Something Out of Nothing – electronic certificates of medical necessity – Brief Article
Cara C. Bachenheimer
Byline: CARA C. BACHENHEIMER, ESQ.
There has been much confusion and consternation regarding electronic certificates of medical necessity. It is clear that e-CMNs provide the home medical equipment system – suppliers, physicians and the four durable medical equipment regional carriers – with cost savings by reducing paperwork and improving program integrity.
However, although the Centers for Medicare and Medicaid Services required the DMERCs in September 2001 to accept e-CMNs, CMS failed to provide additional guidance. Specifically, CMS has not yet directed the DMERCs to allow suppliers to use e-CMNs, or to allow physicians to use electronic signatures on CMNs.
Last year, CMS added new language to the Medicare Program Integrity Manual advising the DMERCs to accept, whenever possible, a copied, faxed or electronic CMN. “DMERCs need not make any standard system changes to electronically accept e-CMNs, as CMS views e-CMNs as a transaction between the physician and suppliers,” the agency said. “The DMERC may request [that the supplier] download and print a hard copy of an electronic order or CMN if the DMERC can not access it electronically.”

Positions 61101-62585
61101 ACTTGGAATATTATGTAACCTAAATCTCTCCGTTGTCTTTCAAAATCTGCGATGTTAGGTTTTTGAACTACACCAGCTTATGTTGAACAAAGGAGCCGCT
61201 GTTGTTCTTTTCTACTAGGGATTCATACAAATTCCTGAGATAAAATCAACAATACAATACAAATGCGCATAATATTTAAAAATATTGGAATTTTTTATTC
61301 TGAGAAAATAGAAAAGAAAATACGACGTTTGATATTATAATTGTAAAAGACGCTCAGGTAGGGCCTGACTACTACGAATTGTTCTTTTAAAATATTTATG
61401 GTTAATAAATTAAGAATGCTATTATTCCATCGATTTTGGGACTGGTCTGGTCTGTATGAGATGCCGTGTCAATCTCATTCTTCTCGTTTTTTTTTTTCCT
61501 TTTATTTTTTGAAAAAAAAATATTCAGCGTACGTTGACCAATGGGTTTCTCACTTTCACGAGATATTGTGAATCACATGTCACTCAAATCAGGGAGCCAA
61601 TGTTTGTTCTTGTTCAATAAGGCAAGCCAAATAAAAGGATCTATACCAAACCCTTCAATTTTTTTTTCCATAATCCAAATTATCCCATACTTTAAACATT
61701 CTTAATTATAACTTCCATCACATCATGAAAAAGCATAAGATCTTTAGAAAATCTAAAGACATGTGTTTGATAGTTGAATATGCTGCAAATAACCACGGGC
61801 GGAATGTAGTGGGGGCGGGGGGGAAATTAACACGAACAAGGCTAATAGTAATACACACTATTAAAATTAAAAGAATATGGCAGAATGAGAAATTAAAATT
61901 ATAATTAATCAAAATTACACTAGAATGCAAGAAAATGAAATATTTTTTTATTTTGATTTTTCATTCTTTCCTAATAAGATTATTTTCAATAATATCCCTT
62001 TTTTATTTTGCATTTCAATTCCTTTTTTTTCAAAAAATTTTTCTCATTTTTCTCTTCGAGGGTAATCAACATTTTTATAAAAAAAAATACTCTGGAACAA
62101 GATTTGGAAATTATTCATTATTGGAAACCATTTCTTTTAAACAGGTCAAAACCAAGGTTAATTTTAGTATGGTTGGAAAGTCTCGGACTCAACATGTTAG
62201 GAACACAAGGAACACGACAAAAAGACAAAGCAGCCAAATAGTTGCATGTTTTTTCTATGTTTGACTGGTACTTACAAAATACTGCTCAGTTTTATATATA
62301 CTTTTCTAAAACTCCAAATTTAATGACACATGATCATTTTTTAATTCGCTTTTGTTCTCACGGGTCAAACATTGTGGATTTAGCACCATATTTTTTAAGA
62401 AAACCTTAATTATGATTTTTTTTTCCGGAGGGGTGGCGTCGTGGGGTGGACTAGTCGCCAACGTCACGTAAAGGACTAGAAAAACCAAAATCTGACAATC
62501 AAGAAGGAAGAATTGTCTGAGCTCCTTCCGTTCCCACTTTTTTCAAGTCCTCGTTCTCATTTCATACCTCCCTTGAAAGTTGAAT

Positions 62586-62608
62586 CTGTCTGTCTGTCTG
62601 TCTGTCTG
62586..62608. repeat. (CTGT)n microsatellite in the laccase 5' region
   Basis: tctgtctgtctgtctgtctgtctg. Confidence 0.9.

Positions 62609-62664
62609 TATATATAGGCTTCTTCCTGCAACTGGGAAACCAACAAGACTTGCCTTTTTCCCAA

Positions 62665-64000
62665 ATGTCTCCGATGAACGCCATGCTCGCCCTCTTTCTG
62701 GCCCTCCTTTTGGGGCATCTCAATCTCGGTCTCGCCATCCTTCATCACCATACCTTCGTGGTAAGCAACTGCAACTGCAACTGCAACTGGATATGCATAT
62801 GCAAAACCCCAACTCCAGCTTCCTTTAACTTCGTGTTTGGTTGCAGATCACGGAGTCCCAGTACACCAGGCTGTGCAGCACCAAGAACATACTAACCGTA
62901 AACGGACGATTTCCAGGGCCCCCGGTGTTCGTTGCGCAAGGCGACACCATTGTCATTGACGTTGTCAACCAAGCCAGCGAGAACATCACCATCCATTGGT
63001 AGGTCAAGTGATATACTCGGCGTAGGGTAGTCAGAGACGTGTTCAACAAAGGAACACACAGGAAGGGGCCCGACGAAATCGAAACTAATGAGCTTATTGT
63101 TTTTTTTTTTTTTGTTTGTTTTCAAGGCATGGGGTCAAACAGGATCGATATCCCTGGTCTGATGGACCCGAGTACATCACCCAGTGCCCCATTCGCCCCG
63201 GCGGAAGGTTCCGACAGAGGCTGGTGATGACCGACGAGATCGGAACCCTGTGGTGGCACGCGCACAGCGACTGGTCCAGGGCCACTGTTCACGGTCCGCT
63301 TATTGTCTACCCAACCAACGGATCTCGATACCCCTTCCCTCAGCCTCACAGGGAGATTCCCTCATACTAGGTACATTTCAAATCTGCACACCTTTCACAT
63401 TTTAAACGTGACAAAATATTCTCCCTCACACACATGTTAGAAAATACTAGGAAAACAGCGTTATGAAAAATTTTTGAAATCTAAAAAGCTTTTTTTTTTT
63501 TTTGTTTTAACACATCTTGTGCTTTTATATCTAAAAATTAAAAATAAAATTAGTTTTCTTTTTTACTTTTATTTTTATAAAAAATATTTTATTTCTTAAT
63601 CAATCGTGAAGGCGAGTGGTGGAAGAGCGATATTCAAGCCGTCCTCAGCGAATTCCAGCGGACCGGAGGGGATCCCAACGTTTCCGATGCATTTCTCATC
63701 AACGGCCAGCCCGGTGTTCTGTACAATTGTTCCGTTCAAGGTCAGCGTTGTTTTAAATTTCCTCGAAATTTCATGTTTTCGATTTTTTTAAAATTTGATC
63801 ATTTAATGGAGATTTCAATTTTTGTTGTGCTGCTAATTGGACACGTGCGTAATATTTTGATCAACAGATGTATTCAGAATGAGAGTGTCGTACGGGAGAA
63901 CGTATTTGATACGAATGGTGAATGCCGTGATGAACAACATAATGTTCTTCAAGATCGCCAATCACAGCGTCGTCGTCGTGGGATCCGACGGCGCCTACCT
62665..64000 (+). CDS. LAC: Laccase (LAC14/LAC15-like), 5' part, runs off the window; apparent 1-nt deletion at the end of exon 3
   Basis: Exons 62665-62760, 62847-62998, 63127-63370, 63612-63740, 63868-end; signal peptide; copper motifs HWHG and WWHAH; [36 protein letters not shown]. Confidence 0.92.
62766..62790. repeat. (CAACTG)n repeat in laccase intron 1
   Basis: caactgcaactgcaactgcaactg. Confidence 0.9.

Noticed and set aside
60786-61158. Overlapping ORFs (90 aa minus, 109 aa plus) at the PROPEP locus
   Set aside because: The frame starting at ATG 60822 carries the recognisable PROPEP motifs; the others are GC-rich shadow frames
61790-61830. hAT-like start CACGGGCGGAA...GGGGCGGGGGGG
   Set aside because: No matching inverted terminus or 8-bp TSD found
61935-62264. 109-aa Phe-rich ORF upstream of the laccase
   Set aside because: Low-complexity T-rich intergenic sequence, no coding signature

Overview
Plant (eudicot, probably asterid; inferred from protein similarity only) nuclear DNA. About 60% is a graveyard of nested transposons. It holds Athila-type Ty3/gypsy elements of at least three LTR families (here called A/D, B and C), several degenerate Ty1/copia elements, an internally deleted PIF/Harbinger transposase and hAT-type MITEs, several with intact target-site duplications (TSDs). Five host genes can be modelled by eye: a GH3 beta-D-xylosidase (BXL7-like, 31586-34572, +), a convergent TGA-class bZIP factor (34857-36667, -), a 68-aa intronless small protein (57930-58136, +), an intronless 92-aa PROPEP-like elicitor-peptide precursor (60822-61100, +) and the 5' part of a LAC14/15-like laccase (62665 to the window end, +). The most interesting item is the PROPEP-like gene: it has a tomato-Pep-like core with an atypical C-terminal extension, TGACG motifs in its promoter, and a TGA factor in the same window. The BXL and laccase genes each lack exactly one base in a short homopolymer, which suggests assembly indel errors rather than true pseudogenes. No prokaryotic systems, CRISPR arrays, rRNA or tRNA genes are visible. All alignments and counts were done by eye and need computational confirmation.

While this instruction allowed the e-CMN process to be completely electronic, it left the window open for the DMERCs to request a hard copy of the CMN from providers.
Following CMS’ guidance, the DMERCs in December 2001 issued instructions to providers for implementing the above changes. “The DMERCs will accept orders and CMNs that have been faxed or transmitted electronically between a physician and the supplier,” the DMERCs said. “[Previously], suppliers were required to be able to provide to the DMERC on request a hard copy of the order or CMN with the physician’s original signature and a handwritten signature date entered by the physician. Except for not requiring a document with the original signature and date, a fax or electronic order or CMN must meet all the requirements.”
The new policy continued, “Electronic orders and CMNs must have an electronic physician signature and a date that is entered by the physician … . The supplier is required to provide on request a legible copy of the document [he or she] received from the physician.”
But the Region B DMERC qualified these provisions even further in its “June 2002 Supplier Bulletin,” issuing a policy change regarding the acceptability of faxed, electronic or photocopied documents. “Effective for dates of service on or after August 15, 2002,” Region B said, “suppliers must provide a hard copy of the order and the CMN with the original signature and date written by the treating physician, if [such a hard copy] is requested by the DMERC. Although faxed, electronic, or photocopied documents usually are acceptable for claim submission, appeals, and medical review, the DMERC has the authority to request the document with the original signature and date in individual cases – for example, in a fraud audit in which there is a question as to whether a CMN that is being reviewed has been falsified.”